Joined: Jan. 2006
Morning all....well nearly.
Forgive my lateness, I didn't get a moment's peace today. When I wasn't in the lab tinkering with chemicals I was in meetings with supervisees discussing their rosy futures and how wonderful they've been all year. I haven't had a chance to sneak into the office for a cheeky skive...I mean power relax...and a coffee. I've been on the go since 6 am when I strolled into work. Ahhh I love it when it's like this, office work bores the piss out of me. Give me a busy day in the lab interspersed with a bit of literature reading and developing a new research proposal any day.
So on with the excitement:
Bill and BWE,
I'm rather surprised. I have been using the word "reason" in its clear philosophical, epistemological sense (openly stated) since the word go, and NOW the definition is in question? Oh well, my own fault I suppose. I checked back and I haven't seen me say that the ball toss was "reasoned" but that it was a process that is based on the use of reason.
|What you're telling me is it's more fun for you to catch a ball than do the calculus to predict its position on a parabola.|
Again, I'm not decrying or reducing the experience or preference, I'm simply saying that simply because something is unconscious does not mean it is not derived from reason, observation/interaction etc.
But maybe I should take a step back and explain it better. First, to the BatDictionary! (sorry if this is dull, I don't mean to patronise you, that is definitely not my intention, I am just trying to be uber-clear! Apologies in advance)
I'll bold the main usage(s) I've been making, and subsidiary uses that are relevant to the main point I'll italiscise.
–noun 1. a basis or cause, as for some belief, action, fact, event, etc.: the reason for declaring war.
2. a statement presented in justification or explanation of a belief or action.
3. the mental powers concerned with forming conclusions, judgments, or inferences.
4. sound judgment; good sense.
5. normal or sound powers of mind; sanity.
6. Logic. a premise of an argument.
7. Philosophy. a. the faculty or power of acquiring intellectual knowledge, either by direct understanding of first principles or by argument.
b. the power of intelligent and dispassionate thought, or of conduct influenced by such thought.
c. Kantianism. the faculty by which the ideas of pure reason are created.
–verb (used without object) 8. to think or argue in a logical manner.
9. to form conclusions, judgments, or inferences from facts or premises.
10. to urge reasons which should determine belief or action.
–verb (used with object) 11. to think through logically, as a problem (often fol. by out).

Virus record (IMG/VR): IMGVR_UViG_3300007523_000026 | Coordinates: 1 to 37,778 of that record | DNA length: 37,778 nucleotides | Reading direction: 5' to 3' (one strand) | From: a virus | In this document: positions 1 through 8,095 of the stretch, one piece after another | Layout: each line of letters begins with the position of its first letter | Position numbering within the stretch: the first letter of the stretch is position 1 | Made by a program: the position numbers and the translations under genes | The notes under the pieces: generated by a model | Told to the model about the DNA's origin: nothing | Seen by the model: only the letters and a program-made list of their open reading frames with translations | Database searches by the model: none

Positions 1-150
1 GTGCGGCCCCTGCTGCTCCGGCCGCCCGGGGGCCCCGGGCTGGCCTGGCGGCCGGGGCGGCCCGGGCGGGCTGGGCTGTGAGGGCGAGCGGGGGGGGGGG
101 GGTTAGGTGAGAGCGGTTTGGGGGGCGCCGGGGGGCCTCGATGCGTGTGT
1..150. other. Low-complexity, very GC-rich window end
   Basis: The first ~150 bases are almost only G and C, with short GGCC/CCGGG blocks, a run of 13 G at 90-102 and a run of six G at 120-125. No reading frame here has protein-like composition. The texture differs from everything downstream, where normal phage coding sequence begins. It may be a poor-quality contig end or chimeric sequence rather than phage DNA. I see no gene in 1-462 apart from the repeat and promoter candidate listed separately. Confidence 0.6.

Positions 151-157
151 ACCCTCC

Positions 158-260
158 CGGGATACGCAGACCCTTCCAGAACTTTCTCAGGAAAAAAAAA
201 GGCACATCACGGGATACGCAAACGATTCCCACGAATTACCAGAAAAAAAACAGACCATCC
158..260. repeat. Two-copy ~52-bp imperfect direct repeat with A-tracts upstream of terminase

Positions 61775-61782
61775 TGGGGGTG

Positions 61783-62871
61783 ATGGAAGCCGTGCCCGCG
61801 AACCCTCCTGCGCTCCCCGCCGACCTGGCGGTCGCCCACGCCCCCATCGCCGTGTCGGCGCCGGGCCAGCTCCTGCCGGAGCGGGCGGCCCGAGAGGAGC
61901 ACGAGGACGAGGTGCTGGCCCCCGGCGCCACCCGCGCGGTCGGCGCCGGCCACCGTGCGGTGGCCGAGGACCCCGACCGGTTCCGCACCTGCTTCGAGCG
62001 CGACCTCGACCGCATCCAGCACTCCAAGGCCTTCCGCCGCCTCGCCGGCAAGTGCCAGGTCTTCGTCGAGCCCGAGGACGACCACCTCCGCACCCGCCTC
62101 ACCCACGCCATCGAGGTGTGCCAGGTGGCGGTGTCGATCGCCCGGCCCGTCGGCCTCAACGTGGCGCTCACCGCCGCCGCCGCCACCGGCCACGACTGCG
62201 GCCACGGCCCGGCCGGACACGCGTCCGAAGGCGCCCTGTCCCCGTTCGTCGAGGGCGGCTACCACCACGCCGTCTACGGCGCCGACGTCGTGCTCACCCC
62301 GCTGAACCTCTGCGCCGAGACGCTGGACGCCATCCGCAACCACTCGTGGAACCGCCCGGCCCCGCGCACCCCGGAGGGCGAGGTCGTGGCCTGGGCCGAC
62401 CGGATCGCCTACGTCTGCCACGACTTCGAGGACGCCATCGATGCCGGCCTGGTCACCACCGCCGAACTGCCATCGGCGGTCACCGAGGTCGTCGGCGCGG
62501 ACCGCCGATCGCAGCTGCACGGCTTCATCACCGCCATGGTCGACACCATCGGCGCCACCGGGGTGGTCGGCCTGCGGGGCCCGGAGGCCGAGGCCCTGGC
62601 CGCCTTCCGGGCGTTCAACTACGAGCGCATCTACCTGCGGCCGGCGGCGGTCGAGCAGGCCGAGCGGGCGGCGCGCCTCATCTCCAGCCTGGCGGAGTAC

12. to conclude or infer.
13. to convince, persuade, etc., by reasoning.
14. to support with reasons.
—Idioms15. bring (someone) to reason, to induce a change of opinion in (someone) through presentation of arguments; convince: The mother tried to bring her rebellious daughter to reason.
16. by reason of, on account of; because of: He was consulted about the problem by reason of his long experience.
17. in or within reason, in accord with reason; justifiable; proper: She tried to keep her demands in reason.
18. stand to reason, to be clear, obvious, or logical: With such an upbringing it stands to reason that the child will be spoiled.
19. with reason, with justification; properly: The government is concerned about the latest crisis, and with reason.
Fromhere. (sorry but my online OED subscription has expired.)
<philosophical terminology> the intellectual ability to apprehend the truth cognitively, either immediately in intuition, or by means of a process of inference
–noun 1. acquaintance with facts, truths, or principles, as from study or investigation; general erudition: knowledge of many things.
2. familiarity or conversance, as with a particular subject or branch of learning: A knowledge of accounting was necessary for the job.
3. acquaintance or familiarity gained by sight, experience, or report: a knowledge of human nature.
4. the fact or state of knowing; the perception of fact or truth; clear and certain mental apprehension.
5. awareness, as of a fact or circumstance: He had knowledge of her good fortune.
6. something that is or may be known; information: He sought knowledge of her activities.
7. the body of truths or facts accumulated in the course of time.
8. the sum of what is known: Knowledge of the true situation is limited.
9. Archaic. sexual intercourse. Compare carnal knowledge.